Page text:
I met a few former commune members and attended several reunion events, and became fascinated with that unique cultural moment in the mid- to late-1960s when young people truly believed they could change the world for the better. To me, it really doesn’t matter that Morningstar only lasted for a few years, since it made such a positive, enduring impression on the people who lived there. I think there is a relationship between the Pee Performances and Open Hearts, Open Land in that both bodies of work explore the idea of freedom in various ways—the Pee Performances by embracing peeing in nature as a freeing act for women, and Open Hearts, Open Land by exploring the various freedoms (sexual, physical and psychic) that commune members enjoyed during Morningstar’s brief existence.
Shock value: As a culture, half-naked female bodies are used all the time in advertisements, and I don’t think we are shocked by it. The Pee Performance photographs are different because they do not show an idealized (therefore safe) female body, and they show me performing a bodily function, which some may view as an abject activity.
However, if you are a woman who has ever gone camping, it is actually a very every day, normal thing. The fact that I’m a woman colors people’s perception of the work—if the photographs showed a man peeing in nature, I don’t think the work would elicit such as strong reaction.
Studio, routine: I don’t have a lot of time to spend in the studio right now, but I do try to spend the full day in the studio on Saturdays. I have two studio spaces—a ceramics studio near my house where I rent space, and my garage. You could certainly swing a cat at the ceramics studio, but you’d probably knock over quite a few boxes if you tried it in my garage! I usually try to get to the ceramics studio by 10:30, and I spend about an hour looking at what came out of the kiln that day and documenting the work, taking notes, etc. Then I try to make at least 3 or 4 new pieces that are more ambitious, either because I’m trying a new idea for the first time on using a technique that is tricky. I’ve been experimenting with photocopy transfers on clay for the past few months and I’m trying to push myself to make bigger and bigger pieces, which is technically challenging.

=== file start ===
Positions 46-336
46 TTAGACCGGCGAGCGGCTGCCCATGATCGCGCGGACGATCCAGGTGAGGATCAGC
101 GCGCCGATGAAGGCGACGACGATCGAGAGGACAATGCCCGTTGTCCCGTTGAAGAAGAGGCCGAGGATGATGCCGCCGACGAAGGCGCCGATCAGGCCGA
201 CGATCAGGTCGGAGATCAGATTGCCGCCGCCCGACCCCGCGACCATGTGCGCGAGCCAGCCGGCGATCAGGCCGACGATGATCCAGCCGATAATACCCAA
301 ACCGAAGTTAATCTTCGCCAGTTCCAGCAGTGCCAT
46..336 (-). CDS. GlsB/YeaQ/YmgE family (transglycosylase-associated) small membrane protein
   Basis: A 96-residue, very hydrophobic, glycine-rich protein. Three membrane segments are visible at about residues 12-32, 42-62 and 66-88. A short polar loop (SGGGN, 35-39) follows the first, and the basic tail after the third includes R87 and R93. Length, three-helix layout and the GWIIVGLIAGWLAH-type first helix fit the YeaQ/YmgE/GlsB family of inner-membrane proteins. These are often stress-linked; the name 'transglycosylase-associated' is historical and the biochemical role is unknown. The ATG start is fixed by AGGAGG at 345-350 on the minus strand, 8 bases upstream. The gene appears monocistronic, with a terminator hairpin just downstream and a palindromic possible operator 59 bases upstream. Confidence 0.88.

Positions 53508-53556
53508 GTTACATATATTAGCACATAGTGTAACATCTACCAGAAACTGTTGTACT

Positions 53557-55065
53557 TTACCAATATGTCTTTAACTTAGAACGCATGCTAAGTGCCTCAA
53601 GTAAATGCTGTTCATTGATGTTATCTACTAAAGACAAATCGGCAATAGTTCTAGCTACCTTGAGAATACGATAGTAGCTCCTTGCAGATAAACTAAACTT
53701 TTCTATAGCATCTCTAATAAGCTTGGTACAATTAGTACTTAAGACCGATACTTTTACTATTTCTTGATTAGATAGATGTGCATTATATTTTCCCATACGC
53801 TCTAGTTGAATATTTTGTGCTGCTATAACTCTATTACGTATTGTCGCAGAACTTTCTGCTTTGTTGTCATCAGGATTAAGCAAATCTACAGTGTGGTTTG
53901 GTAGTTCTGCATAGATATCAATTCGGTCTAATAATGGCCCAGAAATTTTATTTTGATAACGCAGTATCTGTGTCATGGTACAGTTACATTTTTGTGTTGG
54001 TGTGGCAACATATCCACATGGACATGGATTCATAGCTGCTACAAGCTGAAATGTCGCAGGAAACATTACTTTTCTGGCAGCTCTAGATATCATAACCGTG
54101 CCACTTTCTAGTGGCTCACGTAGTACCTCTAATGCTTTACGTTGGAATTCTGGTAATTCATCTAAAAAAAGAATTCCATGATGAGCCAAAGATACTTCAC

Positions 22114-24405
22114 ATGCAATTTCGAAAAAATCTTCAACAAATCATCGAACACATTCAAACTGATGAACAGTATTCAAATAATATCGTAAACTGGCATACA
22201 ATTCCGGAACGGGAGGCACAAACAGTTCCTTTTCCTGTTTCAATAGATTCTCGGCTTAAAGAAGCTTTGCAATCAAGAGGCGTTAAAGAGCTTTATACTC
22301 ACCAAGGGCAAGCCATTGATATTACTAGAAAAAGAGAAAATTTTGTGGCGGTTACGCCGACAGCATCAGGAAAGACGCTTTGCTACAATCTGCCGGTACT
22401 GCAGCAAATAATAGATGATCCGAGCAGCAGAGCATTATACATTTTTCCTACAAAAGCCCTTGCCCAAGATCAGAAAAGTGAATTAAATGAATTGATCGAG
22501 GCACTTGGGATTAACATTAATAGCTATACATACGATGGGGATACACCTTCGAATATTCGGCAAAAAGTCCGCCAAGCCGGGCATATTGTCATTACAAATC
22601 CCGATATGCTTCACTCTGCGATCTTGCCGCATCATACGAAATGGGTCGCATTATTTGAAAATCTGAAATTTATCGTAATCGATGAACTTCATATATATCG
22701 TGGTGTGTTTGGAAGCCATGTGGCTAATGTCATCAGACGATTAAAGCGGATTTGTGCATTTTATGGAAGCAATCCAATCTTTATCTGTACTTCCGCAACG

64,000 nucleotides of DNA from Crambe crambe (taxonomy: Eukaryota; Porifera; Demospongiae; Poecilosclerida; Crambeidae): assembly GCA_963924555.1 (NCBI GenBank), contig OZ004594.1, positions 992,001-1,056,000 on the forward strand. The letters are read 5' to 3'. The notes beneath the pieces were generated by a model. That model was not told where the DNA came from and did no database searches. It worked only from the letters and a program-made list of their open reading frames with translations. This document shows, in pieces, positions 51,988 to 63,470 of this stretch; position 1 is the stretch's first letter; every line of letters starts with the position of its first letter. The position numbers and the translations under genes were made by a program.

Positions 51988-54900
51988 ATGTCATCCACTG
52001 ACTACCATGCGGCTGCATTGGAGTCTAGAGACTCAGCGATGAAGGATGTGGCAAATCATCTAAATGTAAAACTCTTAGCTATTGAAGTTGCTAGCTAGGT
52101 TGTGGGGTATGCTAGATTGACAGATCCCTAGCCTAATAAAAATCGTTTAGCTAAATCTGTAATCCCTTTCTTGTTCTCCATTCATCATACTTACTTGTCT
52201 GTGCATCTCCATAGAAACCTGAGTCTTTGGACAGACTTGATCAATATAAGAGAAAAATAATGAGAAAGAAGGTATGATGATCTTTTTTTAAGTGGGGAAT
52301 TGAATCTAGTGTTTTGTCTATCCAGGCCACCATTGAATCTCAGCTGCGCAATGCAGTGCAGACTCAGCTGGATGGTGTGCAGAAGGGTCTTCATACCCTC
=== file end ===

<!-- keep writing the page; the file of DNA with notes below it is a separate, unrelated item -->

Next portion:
I’ll spend three hours trying to push forward some new ideas in this way, then I’ll take a break, have a snack, and sit in the sun for a while. When I go back into the studio, I’ll finish up work on the morning’s projects, and then start a few easier, more relaxing pieces such as animals (I love ceramic goats) or some primitive bowls. I spend a few hours doing this, and then leave the studio by 5 pm. I mainly use my garage studio at home for thinking about and organizing the work I’ve made at the ceramics studio, and planning ways to further develop and/or clarify the ideas in the work I’ve made. Throughout the week, I try to take the time to think about my work and sketch out new ideas. My most productive time for discovering new ideas is right before I go to sleep (daytime nap are especially productive) when my mind is half wake/half asleep. I feel like my mind is really loose and open, and I can come up new and inventive ways to handle creative challenges.
Art influences: Like most people, I have had different influences during different periods of my life. Right now, I’m really enjoying discovering more about ceramic artists. I particularly love Ruby Neri’s and Ken Price’s ceramic work, as well as Matt Wedel’s giant ceramic pieces. As for photography, I am really interested in artists who use photography in a sculptural way, such as Soo Kim and Katy Grinnan.
Titles: I have a hard time naming my work, so I tend to use utilitarian titles. Titles are really not that important to me.
Future/shows: I am going to be in a show here in Los Angeles sometime this summer at the beautiful Brand Library Art Gallery—it’s a group show curated by Shannon Currie Holmes. I’m also hoping that a group show about pee in art moves forward—it’s scheduled to be held at Atelier 34zero Muzeum in Brussels in early September.
Publishing date of this interview 29/04/16